Free agency starts March 9, but the Dolphins have already won the offseason.
On Wednesday, they signed six stars, including three Hall of Famers.
An important caveat, however: None is under the age of 40.
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Dan Marino and Bob Griese were among a half-dozen Dolphins legends who signed one-day contracts Wednesday, allowing them all to retire members of the organization that benefited from their greatness.
Marino and Griese put pen to paper alongside wide receiver Nat Moore, guard Larry Little, defensive end/linebacker Kim Bokamper and cornerback Sam Madison.
While all but Madison finished their careers with the Dolphins, none actually were members of the team when they retired. Rather, they were free agents — a technicality the team corrected Wednesday.
“The fact that I’ve been a free agent for 16 years and no one’s called is very upsetting to me,” Marino joked. “Thank you for today. This organization, this team, this city, football, it all means so much to me.”
Tannenbaum has been putting together rosters for years. But he’s never before had a day like Wednesday — and probably never will again.
▪ A Hall of Famer and face of one of the league’s most historic franchises, Marino is a legend. He’s one of just three Dolphins whose jersey has been retired. In his 17-year career, Marino threw for 61,361 yards and 420 touchdowns.
“Now we’ve started the quarterback competition, right Adam?” Tannenbaum joked, speaking to Dolphins coach Adam Gase.
▪ Like Marino, Griese is both a Hall of Famer and had his jersey retired by the team. Griese, who played for Miami from 1967-80, was under center for the Dolphins’ Super Bowl titles.
Griese said that when he retired 37 years ago, he did so with one of the few guaranteed contracts. Griese injured his shoulder his final year and spent the season as an unofficial assistant coach for Don Shula.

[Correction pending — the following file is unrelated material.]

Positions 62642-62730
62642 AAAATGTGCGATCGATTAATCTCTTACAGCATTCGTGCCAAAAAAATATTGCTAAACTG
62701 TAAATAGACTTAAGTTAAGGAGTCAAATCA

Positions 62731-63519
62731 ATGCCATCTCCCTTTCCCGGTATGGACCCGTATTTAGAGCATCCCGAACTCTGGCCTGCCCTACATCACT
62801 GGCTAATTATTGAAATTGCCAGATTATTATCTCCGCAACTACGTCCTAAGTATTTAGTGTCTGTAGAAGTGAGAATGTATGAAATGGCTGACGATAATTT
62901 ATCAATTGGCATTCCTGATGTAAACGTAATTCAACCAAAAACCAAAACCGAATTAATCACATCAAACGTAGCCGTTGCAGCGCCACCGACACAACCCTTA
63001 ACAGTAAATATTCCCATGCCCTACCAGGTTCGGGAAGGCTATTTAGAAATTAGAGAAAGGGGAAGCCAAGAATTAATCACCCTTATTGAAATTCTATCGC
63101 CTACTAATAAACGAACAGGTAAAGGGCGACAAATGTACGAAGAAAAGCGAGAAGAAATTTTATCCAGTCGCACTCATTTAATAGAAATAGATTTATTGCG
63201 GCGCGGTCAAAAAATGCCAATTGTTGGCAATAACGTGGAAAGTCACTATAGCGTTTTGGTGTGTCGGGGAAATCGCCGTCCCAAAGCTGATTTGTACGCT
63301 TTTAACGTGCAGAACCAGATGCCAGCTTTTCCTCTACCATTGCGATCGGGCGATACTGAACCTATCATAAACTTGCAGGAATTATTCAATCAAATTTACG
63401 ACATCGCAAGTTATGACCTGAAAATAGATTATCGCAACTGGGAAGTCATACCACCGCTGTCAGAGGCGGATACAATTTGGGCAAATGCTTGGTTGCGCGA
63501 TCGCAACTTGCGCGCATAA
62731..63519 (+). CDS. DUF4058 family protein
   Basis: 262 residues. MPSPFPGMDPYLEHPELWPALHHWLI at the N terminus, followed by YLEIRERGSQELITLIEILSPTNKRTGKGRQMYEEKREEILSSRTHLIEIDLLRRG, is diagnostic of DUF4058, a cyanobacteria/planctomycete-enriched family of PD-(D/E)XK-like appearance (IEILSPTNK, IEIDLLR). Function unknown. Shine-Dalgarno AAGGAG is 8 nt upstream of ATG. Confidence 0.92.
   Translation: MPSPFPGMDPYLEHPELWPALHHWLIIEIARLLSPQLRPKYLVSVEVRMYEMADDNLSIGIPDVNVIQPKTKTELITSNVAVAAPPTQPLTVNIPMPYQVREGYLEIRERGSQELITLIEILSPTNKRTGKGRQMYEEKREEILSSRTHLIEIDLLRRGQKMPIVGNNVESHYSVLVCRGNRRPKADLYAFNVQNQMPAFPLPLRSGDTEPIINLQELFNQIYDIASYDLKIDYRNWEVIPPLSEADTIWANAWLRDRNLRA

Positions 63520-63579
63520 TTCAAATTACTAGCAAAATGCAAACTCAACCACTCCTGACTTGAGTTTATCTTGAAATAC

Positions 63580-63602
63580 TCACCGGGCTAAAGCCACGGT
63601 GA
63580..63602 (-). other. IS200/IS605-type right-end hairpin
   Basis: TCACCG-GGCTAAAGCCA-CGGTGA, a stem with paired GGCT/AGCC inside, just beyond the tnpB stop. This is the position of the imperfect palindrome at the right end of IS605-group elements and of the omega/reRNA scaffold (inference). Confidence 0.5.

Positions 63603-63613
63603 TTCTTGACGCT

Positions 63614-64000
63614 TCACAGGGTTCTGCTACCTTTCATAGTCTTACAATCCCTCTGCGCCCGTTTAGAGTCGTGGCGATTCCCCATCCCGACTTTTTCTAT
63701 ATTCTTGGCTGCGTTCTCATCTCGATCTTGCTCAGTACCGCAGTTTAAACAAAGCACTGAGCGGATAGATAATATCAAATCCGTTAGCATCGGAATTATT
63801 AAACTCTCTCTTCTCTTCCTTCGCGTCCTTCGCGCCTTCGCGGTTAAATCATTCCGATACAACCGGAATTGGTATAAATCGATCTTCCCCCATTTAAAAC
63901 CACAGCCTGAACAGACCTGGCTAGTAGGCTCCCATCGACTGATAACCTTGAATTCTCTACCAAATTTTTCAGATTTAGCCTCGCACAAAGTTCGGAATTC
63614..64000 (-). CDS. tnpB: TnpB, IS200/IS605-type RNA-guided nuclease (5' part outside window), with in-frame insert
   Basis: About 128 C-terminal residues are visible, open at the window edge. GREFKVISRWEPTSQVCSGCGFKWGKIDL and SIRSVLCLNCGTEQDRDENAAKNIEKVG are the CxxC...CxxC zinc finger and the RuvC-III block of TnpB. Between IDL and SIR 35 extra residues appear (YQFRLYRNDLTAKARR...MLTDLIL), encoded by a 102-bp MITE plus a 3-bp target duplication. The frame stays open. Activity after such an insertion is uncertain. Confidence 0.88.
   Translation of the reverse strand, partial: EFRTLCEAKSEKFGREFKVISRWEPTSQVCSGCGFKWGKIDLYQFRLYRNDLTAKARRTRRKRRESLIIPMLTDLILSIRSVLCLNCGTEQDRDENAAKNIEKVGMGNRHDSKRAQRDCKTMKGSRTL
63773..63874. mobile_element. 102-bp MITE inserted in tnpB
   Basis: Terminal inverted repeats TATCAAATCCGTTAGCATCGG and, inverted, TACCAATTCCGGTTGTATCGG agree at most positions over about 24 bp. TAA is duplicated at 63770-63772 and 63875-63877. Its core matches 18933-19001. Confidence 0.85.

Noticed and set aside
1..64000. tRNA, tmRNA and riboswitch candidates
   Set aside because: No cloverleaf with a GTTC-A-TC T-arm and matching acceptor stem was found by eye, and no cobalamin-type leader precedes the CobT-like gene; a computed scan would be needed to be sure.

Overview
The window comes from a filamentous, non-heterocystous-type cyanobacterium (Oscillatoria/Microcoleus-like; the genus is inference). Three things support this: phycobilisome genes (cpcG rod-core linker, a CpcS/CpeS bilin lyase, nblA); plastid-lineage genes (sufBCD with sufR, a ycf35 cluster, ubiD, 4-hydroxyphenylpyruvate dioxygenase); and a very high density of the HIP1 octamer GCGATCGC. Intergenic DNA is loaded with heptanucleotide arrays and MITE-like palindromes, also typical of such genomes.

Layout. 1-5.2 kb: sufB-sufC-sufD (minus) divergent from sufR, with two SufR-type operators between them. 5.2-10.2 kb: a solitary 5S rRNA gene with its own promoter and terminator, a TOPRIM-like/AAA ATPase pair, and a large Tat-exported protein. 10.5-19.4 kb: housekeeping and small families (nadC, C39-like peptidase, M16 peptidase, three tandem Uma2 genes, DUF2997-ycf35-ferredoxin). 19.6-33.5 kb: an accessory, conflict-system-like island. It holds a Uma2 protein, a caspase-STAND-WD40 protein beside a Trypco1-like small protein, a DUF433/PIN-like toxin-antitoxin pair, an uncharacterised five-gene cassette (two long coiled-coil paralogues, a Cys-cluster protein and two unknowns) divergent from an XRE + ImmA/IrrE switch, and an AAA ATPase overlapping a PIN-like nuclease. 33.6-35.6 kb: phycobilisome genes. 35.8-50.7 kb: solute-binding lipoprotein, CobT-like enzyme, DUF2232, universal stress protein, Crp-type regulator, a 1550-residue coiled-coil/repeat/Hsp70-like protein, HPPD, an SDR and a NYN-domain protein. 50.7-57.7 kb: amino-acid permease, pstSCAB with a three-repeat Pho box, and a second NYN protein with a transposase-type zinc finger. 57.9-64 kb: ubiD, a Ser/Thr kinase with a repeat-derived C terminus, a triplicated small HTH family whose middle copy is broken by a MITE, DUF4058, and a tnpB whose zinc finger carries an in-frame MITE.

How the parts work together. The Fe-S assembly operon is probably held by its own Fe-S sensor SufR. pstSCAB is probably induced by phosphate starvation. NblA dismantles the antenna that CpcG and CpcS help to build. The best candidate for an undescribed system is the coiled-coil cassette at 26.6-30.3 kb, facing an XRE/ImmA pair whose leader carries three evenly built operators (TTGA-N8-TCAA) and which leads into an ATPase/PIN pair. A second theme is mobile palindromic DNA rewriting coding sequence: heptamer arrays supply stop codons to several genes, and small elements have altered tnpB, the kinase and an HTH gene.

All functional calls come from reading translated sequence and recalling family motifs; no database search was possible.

Shula tried to convince Griese to stay on his staff after Griese’s playing career ended. His response: “Yeah, I love it, but I love my family more.”
▪ The Dolphins had a ground-heavy offense during those Super Bowl runs, and Little (1969-80) opened massive holes for Larry Csonka, Mercury Morris and Jim Kiick. Little earned induction into the Pro Football Hall of Fame in 1993.
Little, who turned 71 in November, estimates he earned $6,000, after taxes, when he signed his first NFL contract. And while looking over his new deal Wednesday, he joked that he could use representation: “My agent is dead.”
▪ Moore retired in 1986 after 13 seasons with the Dolphins, and when he did, he was the franchise’s all-time leader in catches, receiving yardage and touchdown receptions.
▪ Bokamper (1977-85) was a charter member of the Dolphins’ famed “Killer B’s defense,” appearing in Super Bowls 17 and 19. But to a new generation of Dolphins fans, he’s probably better known as a broadcaster and restauranteur.
▪ Madison teamed with Patrick Surtain to form an unbeatable corner tandem in the late ’90s and early 2000s. The four-time Pro Bowler had 31 career interceptions, third-most in franchise history.
The Dolphins broadcast the event on their website but closed it to both the public and the media. Team employees asked the questions, including one to Marino about Jason Taylor’s recent selection to the Pro Football Hall of Fame.
“I’m so proud of Jason,” Marino said. “Just a dynamic player who makes something happen on the field every game he plays.”